In Holcombe v. Credit Protection Ass’n, LP, — F.Supp.2d —-, 2014 WL 4252277 (M.D.Ga. 2014), Judge Royal refused to stay a TCPA case based on the primary jurisdiction of the FCC.
Here, Defendant admits in its Answer that it uses a predictive dialer but alleges that the equipment lacks the “present capacity” to store or produce random or sequential numbers. Defendant argues none of the prior FCC rulings have addressed the precise issue of whether the term “capacity” as used in the TCPA requires a “present ability” to generate random or sequential numbers. While the Court acknowledges that the FCC has not addressed the specific issue of what constitutes “capacity,” the 2003 and 2007 FCC rulings and general rules of statutory interpretation ably guide the Court in deciding this issue. In fact, at least one district court in this Circuit has undertaken the task of determining what the term “capacity” means within the TCPA.In any event, because discovery is ongoing, the intricacies of Defendant’s dialing equipment are not yet known to the respective parties or the Court. As such, whether Defendant’s dialing equipment has the capacity to generate random or sequential numbers and whether the parties even dispute the meaning of the term “capacity” are issues better left for the summary judgment stage. Moreover, Plaintiff alleges that Defendant violated the TCPA in two distinct ways, by placing a call using (1) an ATDS or (2) using an artificial or pre-recorded voice. “From the plain text of the statute, each of these violations is independently actionable; a plaintiff may recover damages for calls made ‘using any automatic telephone dialing system or an artificial or prerecorded voice.’ “ FN22 The petitions currently pending before the FCC have no bearing on the viability of the second claim.FN23 Therefore, the Court declines to stay these proceedings based on the second issue presented. Based on the forgoing, it is clear the two issues presented are not matters of first impression for this Circuit or the FCC, nor are they so technical that this Court would be unable to decide the factual issues based on its own experience and guidance from prior FCC rulings. Moreover, given the uncertainty as to when the FCC will issue rulings and whether the FCC will change its prior positions on these issues, the Court finds that a stay will add unnecessary delay and expense to the parties in the present litigation. Accordingly, the Court declines to invoke the doctrine of primary jurisdiction to stay this case, and Defendant’s Motion [Doc. 14] is DENIED.
In Espejo v. Santander Consumer USA, Inc., 2014 WL 4347185 (N.D.Ill. 2014), Judge Kocoras refused to stay a case that had been pending for 3-years already:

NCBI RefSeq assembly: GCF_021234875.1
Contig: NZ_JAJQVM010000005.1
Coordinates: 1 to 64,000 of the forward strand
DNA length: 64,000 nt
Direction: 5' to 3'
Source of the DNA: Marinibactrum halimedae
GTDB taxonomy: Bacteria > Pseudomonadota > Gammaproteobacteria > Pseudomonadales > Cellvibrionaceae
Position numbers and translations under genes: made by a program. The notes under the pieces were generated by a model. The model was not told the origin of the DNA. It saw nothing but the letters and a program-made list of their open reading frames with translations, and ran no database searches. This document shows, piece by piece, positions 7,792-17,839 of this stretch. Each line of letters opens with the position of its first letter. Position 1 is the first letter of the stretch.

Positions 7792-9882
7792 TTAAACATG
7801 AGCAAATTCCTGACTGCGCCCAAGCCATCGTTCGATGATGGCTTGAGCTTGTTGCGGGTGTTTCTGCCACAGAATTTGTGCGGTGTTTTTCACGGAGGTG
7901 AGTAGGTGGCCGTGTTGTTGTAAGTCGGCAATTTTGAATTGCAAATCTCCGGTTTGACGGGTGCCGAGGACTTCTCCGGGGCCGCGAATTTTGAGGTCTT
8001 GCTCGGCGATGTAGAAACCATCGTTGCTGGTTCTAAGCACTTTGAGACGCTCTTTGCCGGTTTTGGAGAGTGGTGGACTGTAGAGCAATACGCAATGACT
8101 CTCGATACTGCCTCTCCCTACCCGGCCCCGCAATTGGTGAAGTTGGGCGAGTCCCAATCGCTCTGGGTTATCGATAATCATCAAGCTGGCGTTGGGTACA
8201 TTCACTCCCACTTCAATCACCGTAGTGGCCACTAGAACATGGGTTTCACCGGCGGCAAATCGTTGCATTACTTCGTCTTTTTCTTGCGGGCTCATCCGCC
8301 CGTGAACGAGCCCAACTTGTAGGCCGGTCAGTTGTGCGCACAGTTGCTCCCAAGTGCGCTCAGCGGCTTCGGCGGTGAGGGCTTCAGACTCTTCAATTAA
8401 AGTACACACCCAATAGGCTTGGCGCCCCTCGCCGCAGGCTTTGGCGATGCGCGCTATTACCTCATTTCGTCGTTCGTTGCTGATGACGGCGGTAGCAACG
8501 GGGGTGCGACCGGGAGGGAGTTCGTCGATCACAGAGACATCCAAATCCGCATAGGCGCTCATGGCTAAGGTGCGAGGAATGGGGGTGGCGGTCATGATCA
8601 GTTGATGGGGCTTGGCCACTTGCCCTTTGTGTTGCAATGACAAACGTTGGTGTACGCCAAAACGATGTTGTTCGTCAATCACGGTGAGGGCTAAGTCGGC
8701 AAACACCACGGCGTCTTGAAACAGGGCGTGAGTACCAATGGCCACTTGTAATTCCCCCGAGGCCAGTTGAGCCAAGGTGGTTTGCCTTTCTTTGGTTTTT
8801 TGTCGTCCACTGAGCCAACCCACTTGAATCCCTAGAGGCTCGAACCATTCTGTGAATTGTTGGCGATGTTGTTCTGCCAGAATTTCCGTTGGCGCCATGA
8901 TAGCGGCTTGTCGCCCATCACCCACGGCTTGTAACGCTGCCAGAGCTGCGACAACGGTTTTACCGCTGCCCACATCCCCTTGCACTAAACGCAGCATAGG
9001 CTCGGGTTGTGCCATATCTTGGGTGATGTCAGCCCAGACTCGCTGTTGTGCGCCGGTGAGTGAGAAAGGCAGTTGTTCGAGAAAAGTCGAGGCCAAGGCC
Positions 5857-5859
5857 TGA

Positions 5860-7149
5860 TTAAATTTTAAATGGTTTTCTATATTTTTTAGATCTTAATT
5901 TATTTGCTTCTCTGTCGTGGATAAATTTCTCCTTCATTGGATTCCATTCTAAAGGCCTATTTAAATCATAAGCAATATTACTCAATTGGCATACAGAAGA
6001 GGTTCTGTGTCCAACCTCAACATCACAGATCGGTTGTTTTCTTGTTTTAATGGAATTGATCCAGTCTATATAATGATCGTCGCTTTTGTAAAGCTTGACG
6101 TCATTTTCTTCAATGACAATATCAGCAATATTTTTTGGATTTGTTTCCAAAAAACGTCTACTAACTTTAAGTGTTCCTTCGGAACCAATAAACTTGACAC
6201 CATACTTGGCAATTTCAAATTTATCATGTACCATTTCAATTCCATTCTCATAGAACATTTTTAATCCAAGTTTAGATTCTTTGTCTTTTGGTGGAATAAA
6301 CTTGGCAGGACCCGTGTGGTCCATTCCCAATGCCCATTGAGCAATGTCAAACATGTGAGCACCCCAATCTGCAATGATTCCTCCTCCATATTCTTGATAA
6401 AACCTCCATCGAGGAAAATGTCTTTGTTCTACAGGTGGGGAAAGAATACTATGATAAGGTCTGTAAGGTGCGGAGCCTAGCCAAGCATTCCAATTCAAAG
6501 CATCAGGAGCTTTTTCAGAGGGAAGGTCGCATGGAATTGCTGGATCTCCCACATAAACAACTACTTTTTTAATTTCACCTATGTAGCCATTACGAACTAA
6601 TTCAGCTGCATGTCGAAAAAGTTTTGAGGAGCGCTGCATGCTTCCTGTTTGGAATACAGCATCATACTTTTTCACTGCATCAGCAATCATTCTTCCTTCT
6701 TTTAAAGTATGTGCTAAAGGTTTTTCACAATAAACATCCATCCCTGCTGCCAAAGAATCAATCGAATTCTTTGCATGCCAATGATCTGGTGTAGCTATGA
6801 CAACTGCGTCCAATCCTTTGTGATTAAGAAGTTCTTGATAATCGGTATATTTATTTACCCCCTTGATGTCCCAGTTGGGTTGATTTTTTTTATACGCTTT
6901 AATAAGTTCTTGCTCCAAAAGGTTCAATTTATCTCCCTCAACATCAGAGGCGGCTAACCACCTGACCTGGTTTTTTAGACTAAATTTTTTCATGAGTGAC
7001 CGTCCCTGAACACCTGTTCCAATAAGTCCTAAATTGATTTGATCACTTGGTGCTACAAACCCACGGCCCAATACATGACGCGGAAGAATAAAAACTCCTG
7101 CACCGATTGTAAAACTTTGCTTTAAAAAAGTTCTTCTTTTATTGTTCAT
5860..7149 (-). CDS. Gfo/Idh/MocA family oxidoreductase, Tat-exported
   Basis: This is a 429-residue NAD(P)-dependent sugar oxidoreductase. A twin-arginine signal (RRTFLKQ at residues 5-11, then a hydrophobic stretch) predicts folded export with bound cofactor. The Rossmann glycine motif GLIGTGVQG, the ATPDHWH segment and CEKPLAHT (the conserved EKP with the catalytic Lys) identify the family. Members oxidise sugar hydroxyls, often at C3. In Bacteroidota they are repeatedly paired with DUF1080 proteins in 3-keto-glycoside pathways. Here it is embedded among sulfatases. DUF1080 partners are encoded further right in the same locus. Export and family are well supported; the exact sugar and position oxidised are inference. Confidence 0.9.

Santander argues that this case should be stayed due to the FCC’s consideration of two issues, which depending on the FCC’s determination, would be dispositive of the case at bar. The issues posed by numerous petitions before the FCC seek clarification on telephone equipment: (a) that lacks the current capacity to store, produce and dial telephone numbers randomly or sequentially; and (b) that requires human intervention to function. In advocating for a stay, Santander contends that the TCPA’s current definition of an ATDS is ambiguous and the lack of specificity needs to be resolved by the FCC. The TCPA defines an ATDS as “equipment which has the capacity: (A) to store or produce telephone numbers to be called, using a random or sequential number generator; and (B) to dial such numbers.” 47 U.S.C. § 227(a)(1). Santander submits that the resolution of whether an ATDS must have the present or potential capacity to store or produce numbers would alleviate the need for the parties to delve into extensive discovery. The FCC is currently considering multiple petitions for declaratory rulings that seek guidance on the capacity of the phone system and the level of human intervention required to be deemed an ATDS. First, In the Matter of Communication Innovators, CG Docket No. 02–278 (June 7, 2012), a petition seeking a declaration that telephone dialing systems that lack “the current ability to generate and dial random or sequential numbers, are not automatic telephone dialing systems under the TCPA.” Additionally, In re YouMail Inc. Petition for Expedited Declaratory Ruling and Clarification, CG Docket No. 02–278 (April 19, 2013), a declaration is sought deeming software that does not have the current capacity to store, produce, or dial random or sequential numbers, being outside the scope of the definition of an ATDS. Finally, In re Professional Association for Customer Engagement Petition for Expedited Declaratory Ruling, CG Docket 02–278 (October 18, 2013), seeks to clarify the term capacity in relation to the dialing systems capabilities when the call is made. Also a declaration is sought stating that a calling system is not an ATDS unless it has the capacity to dial numbers without human intervention. All petitions have been taken under advisement by the FCC and there has not been a definitive date for any ruling. Espejo opposes the imposition of a stay to await a final FCC determination. Espejo contends that previous FCC rulings and courts throughout the country have already determined the human intervention and capacity issues which renders a stay of the present case futile. Additionally, the imposition of a stay would further delay the present case for an undetermined period of time after years of protracted arbitration and settlement negotiations, which were not fruitful. Espejo contends that Santander has offered evidence showing that human intervention was merely utilized in dialing initiation but has failed to provide any evidence of human intervention in the actual dialing process. According to Espejo, the concept of human intervention necessary to defeat the application of the TCPA is missing here. See Griffith v. Consumer Portfolio Serv., Inc., 838 F.Supp.2d 723, 727 n. 2 (N.D. Ill. 2011) (noting that calls were made without human intervention where “[defendant’s individual] collectors [did] not dial the numbers, the dialer [did].”). Santander counters Espejo’s assertion by offering the declaration of Wayne Nightingale, the Vice President of Operating Systems for Santander, which states, “[w]ithout a live employee pressing a button to initiate a call, no call could be made.” Faced with contradictory levels of human intervention regarding Santander’s dialing system, it remains for the Court to decide the disputed question of human intervention. Additionally, Espejo argues that the issue concerning the capacity of the phone dialing systems to dial numbers has been sufficiently established to classify Santander’s equipment as an ATDS. Espejo supports its argument by relying on the FCC’s declaration In the Matter of Rules and Regulations Implementing the Telephone Consumer Protection Act of 1991, CG Docket No. 02–278, 18 FCC Rcd. 14014, 14092 (2003) (2003 Order). In the 2003 Order, the FCC held that an ATDS includes “any equipment that has the specified capacity to generate numbers and dial them without human intervention….” Admittedly, the 2003 Order presents some vagueness concerning the present or potential capacity of the dialing equipment, and courts from around the country have weighed in on the issue of capacity, with varying results. Compare Hunt v. 21st Mortgage Corp., 2012 CV 2697, 2013 WL 5230061, at *4 (N.D. Ala. Sept. 17, 2013) (to meet the ATDS definition, “a system must have the present capacity, at the time the calls were made, to store or produce and call numbers from a number generator”); Gragg v. Orange Cab Co., 12 CV 576, 2014 WL 494862, at *2 (W.D. Wash. Feb. 7, 2014) (finding that “present, not potential, capacity to store, produce, or call randomly or sequentially generated telephone numbers” is the applicable standard) with Sterk v. Path, Inc., 13 CV 2330, 2014 WL 2443785 (N.D. Ill. May 30, 2014) (broadly construing the statutory language to include any dialer with the potential to dial numbers without human intervention). The extent of disagreement in interpreting the capacity requirement does not currently represent a dispositive issue which requires the FCC’s interpretation. At this stage of the case, Espejo has pled in his complaint that Santander made calls with “equipment that had the capacity to store or produce telephone numbers to be called using a random or sequential number generator and dial such numbers.” Espejo relies on the present capacity of the equipment used, not any future capacity. In opposition to Espejo’s complaint Santander asserts that at the time of the calls, its dialing system lacked the current capacity to store, produce or dial telephone numbers using a random or sequential generator. The disputed issues are matters traditionally decided by courts, whether factual, legal, or mixed matters. This case has languished through numerous arbitrations and prospective settlement negotiations without a glimmer of finality. As we have surpassed the three-year mark in this case, it would be unduly burdensome to stay the proceedings for an undetermined period of time to await the FCC’s determinations without any idea about when a decision will be rendered. At this stage of the case, it is not clear that any pronouncement by the FCC will materially aid in the resolution of the issues in this case.